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Has the Sun really got a companion star?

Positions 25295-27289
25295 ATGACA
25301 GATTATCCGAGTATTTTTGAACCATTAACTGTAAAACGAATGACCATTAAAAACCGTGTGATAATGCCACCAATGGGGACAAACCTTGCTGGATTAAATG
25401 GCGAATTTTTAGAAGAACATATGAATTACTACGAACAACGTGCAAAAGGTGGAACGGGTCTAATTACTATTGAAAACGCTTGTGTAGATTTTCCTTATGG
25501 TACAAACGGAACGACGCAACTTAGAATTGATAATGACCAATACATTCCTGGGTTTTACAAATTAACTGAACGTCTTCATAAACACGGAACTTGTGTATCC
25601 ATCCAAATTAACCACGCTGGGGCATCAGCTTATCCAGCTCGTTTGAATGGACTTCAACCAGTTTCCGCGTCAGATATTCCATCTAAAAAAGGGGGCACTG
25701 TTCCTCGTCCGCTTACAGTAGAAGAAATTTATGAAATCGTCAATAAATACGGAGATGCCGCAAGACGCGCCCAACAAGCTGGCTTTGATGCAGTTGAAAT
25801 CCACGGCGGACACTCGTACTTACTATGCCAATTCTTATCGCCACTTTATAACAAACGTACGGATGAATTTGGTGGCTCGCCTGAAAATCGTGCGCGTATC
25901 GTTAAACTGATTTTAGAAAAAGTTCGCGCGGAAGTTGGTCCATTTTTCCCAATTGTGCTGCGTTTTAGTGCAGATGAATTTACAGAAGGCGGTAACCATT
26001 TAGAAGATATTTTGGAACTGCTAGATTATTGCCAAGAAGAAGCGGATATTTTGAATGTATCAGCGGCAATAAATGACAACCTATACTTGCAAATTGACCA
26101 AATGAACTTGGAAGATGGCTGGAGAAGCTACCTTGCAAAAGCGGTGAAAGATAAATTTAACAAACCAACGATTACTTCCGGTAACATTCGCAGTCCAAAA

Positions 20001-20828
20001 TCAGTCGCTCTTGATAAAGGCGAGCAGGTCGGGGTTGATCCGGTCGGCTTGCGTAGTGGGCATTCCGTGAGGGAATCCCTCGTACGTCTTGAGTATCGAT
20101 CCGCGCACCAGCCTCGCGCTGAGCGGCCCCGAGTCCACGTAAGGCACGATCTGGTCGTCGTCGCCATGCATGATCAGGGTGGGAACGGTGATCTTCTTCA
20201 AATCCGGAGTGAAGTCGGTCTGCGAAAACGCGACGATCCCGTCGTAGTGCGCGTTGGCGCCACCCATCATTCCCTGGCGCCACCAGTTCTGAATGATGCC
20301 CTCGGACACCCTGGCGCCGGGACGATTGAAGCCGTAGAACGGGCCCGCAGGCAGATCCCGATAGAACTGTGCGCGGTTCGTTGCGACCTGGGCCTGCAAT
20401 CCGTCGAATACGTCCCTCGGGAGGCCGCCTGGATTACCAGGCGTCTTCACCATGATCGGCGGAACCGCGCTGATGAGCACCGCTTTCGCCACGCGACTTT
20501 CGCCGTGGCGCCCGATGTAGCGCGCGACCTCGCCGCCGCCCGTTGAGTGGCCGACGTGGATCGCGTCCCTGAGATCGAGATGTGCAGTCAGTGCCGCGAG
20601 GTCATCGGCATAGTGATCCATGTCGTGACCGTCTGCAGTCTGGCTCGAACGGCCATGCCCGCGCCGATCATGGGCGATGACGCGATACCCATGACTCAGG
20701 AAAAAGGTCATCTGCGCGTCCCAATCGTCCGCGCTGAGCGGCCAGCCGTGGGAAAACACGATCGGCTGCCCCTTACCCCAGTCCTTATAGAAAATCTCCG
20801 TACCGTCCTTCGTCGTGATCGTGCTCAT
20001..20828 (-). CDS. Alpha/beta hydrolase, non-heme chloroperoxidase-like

HARRISON1 has pointed out that the six radio pulsars with the smallest observed spin-down rates () are grouped together in a relatively small region of the sky, roughly in the direction of the galactic centre. To explain this particular effect he suggested that the intrinsic values of Ṗ are actually larger than the observed ones, because the barycentre of the Solar System would be accelerated (10−6 cm s−2) in that direction. Harrison then suggested that this acceleration would be due to an hitherto undetected companion star of the Sun. He proposed a faint white, red (or even black) dwarf in a closed orbit, rather than a gas-accreting neutron star or black hole in an open orbit. We show here that a companion producing such an acceleration should almost certainly have been discovered because of its brightness in the infrared or visible region of the spectrum, depending on the character of the object. We conclude that Harrison's explanation is probably incorrect, and therefore we presume that the observed spin-down rates of these six pulsars (including the binary pulsar) are intrinsic and that their extreme values are due to the particular way in which the pulsars were formed. We show that the apparent clustering of these radio pulsars is a consequence of a strong observational selection effect and conclude that the distribution of all radio pulsars seems to be symmetric around the galactic centre.

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